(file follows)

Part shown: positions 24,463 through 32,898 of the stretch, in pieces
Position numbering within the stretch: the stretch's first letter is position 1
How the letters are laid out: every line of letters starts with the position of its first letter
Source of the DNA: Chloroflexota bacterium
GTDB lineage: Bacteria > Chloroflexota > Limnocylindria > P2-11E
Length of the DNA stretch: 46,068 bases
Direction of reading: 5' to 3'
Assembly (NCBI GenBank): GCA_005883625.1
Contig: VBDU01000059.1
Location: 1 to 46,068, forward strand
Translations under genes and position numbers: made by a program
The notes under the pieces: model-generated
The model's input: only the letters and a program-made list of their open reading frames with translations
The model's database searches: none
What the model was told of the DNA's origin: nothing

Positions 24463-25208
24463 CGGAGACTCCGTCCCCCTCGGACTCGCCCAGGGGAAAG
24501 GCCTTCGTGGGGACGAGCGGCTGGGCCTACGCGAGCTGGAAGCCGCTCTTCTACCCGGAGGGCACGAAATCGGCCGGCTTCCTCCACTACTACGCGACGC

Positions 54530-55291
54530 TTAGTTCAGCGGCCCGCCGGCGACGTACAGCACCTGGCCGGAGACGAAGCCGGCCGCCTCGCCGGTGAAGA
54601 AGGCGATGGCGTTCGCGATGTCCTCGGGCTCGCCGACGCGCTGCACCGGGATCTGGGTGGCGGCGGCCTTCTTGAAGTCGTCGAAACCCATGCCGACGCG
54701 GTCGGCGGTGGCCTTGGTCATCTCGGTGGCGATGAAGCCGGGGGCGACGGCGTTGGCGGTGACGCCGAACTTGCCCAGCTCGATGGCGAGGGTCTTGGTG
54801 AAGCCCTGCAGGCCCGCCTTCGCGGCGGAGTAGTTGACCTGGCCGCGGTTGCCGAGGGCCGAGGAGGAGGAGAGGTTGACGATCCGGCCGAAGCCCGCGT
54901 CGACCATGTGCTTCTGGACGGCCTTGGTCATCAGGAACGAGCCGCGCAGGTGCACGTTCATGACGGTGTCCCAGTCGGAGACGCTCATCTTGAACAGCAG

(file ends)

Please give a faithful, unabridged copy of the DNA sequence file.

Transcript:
Part shown: positions 24,463 through 32,898 of the stretch, in pieces
Position numbering within the stretch: the stretch's first letter is position 1
How the letters are laid out: every line of letters starts with the position of its first letter
Source of the DNA: Chloroflexota bacterium
GTDB lineage: Bacteria > Chloroflexota > Limnocylindria > P2-11E
Length of the DNA stretch: 46,068 bases
Direction of reading: 5' to 3'
Assembly (NCBI GenBank): GCA_005883625.1
Contig: VBDU01000059.1
Location: 1 to 46,068, forward strand
Translations under genes and position numbers: made by a program
The notes under the pieces: model-generated
The model's input: only the letters and a program-made list of their open reading frames with translations
The model's database searches: none
What the model was told of the DNA's origin: nothing

Positions 24463-25208
24463 CGGAGACTCCGTCCCCCTCGGACTCGCCCAGGGGAAAG
24501 GCCTTCGTGGGGACGAGCGGCTGGGCCTACGCGAGCTGGAAGCCGCTCTTCTACCCGGAGGGCACGAAATCGGCCGGCTTCCTCCACTACTACGCGACGC

Positions 54530-55291
54530 TTAGTTCAGCGGCCCGCCGGCGACGTACAGCACCTGGCCGGAGACGAAGCCGGCCGCCTCGCCGGTGAAGA
54601 AGGCGATGGCGTTCGCGATGTCCTCGGGCTCGCCGACGCGCTGCACCGGGATCTGGGTGGCGGCGGCCTTCTTGAAGTCGTCGAAACCCATGCCGACGCG
54701 GTCGGCGGTGGCCTTGGTCATCTCGGTGGCGATGAAGCCGGGGGCGACGGCGTTGGCGGTGACGCCGAACTTGCCCAGCTCGATGGCGAGGGTCTTGGTG
54801 AAGCCCTGCAGGCCCGCCTTCGCGGCGGAGTAGTTGACCTGGCCGCGGTTGCCGAGGGCCGAGGAGGAGGAGAGGTTGACGATCCGGCCGAAGCCCGCGT
54901 CGACCATGTGCTTCTGGACGGCCTTGGTCATCAGGAACGAGCCGCGCAGGTGCACGTTCATGACGGTGTCCCAGTCGGAGACGCTCATCTTGAACAGCAG